Boundary report – unsettling reading for MPs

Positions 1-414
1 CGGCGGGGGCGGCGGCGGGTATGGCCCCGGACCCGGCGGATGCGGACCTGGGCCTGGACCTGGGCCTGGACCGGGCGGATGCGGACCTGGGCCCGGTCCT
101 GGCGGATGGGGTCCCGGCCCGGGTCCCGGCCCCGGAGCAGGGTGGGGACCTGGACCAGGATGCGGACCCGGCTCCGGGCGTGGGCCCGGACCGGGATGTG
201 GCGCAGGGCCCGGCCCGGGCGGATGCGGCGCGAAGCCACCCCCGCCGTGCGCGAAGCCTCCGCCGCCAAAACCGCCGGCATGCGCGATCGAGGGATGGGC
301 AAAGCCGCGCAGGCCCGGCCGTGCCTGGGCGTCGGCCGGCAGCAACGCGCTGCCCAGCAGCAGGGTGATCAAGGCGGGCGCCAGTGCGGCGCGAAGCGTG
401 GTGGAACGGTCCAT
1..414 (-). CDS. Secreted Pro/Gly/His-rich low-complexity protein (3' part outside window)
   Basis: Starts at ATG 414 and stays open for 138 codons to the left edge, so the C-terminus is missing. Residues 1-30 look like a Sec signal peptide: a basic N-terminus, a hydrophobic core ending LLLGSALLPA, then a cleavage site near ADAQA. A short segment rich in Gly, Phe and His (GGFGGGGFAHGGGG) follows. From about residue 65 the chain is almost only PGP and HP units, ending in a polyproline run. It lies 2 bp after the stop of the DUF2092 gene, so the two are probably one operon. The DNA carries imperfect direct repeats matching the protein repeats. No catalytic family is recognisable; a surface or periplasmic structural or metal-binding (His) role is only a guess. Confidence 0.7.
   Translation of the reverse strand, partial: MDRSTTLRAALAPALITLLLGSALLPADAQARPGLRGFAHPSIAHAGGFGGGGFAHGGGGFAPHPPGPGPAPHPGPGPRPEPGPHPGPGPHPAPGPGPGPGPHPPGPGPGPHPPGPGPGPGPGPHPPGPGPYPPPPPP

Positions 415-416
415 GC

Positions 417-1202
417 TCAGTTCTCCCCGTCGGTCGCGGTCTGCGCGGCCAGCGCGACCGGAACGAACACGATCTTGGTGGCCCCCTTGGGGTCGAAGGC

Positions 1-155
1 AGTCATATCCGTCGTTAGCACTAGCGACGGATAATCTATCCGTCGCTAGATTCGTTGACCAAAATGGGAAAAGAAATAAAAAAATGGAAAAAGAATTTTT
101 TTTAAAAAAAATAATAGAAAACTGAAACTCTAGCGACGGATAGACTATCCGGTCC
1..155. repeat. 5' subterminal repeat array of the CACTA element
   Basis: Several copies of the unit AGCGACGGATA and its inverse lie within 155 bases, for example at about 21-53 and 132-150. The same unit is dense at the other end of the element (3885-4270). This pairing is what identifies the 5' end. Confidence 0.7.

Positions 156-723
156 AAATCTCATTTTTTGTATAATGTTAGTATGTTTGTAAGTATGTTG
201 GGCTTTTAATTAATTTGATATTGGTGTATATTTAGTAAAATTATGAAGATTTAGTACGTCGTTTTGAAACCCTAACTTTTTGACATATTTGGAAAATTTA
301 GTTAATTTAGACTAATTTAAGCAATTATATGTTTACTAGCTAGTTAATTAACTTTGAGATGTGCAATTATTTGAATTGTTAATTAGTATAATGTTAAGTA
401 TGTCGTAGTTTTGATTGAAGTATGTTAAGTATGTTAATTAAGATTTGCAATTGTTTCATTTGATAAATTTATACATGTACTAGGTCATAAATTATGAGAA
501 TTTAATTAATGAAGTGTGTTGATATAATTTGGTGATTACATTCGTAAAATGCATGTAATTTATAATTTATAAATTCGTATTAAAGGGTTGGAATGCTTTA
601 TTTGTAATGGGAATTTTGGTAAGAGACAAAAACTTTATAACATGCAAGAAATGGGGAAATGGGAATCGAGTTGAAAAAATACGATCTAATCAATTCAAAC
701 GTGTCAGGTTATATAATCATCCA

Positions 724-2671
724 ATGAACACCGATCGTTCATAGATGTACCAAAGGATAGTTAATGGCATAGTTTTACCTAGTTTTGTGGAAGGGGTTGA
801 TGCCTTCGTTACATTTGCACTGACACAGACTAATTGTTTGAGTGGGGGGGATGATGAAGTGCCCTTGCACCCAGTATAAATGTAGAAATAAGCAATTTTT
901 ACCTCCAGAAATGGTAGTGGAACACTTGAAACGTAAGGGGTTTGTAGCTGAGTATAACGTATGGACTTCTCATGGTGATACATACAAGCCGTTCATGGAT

Few English MPs will escape changes to their constituency borders in today’s Boundary Commission’s recommendations, writes political consultant Lewis Baston. The Boundary Commission for England (BCE) report published today is unsettling reading for nearly all MPs, including those from the government benches who voted it through with varying degrees of enthusiasm. Few MPs will escape having changes made to their constituency boundaries, and a few will find their seats abolished, or changed so radically that they would have been defeated on the new boundaries in 2010. Some MPs will be pitched into fights against each other. The proposals implement the coalition government’s new policy on parliamentary boundaries which was enacted in February 2011. The government insisted that the total number of constituencies was reduced from 650 to 600, and that – with four exceptions – every seat had to be within 5 per cent of the average size. Size here is measured by the number of people on the electoral register as of December 2010. Peculiar boundaries While the legislation was highly controversial between the parties, the Boundary Commission itself is an impartial body which does not take party political consequences into account. It has to try to create units with the right number of electors that make some sort of sense on the ground, and given the constraints it generally does well. However, the rules under which the commission has had to operate have created some very peculiar constituency boundaries in some areas, although in general they have tried hard to avoid unnecessary disruption. Perhaps the strangest new seat is the unfamiliar Mersey Banks constituency, a sort of successor to Wirral South which contains a random piece of Widnes unconnected, even by a bridge, to the rest of the seat. For Conservatives there is the tantalising possibility of a Tory member for Sedgefield (technically, Sedgefield and Yarm). Tony Blair’s old stronghold is radically altered and grouped with the areas which made the current Stockton South a Conservative gain in 2010. Gloucester city centre becomes part of the Forest of Dean constituency, an idea that was greeted with dismay when I floated the prospect in a local newspaper. Political consequences While the Boundary Commission is neutral, most observers are keenly interested in the party political consequences. In general, the changes seem to help the Conservatives a bit relative to the other parties, but the effect is not dramatic. In some areas, such as West Yorkshire and east London, they will be probably be pleased but in others such as Derby and North Yorkshire there is a lot of disruption for no political gain. The party that really suffers is the Liberal Democrats, because their seats tend to have smaller...

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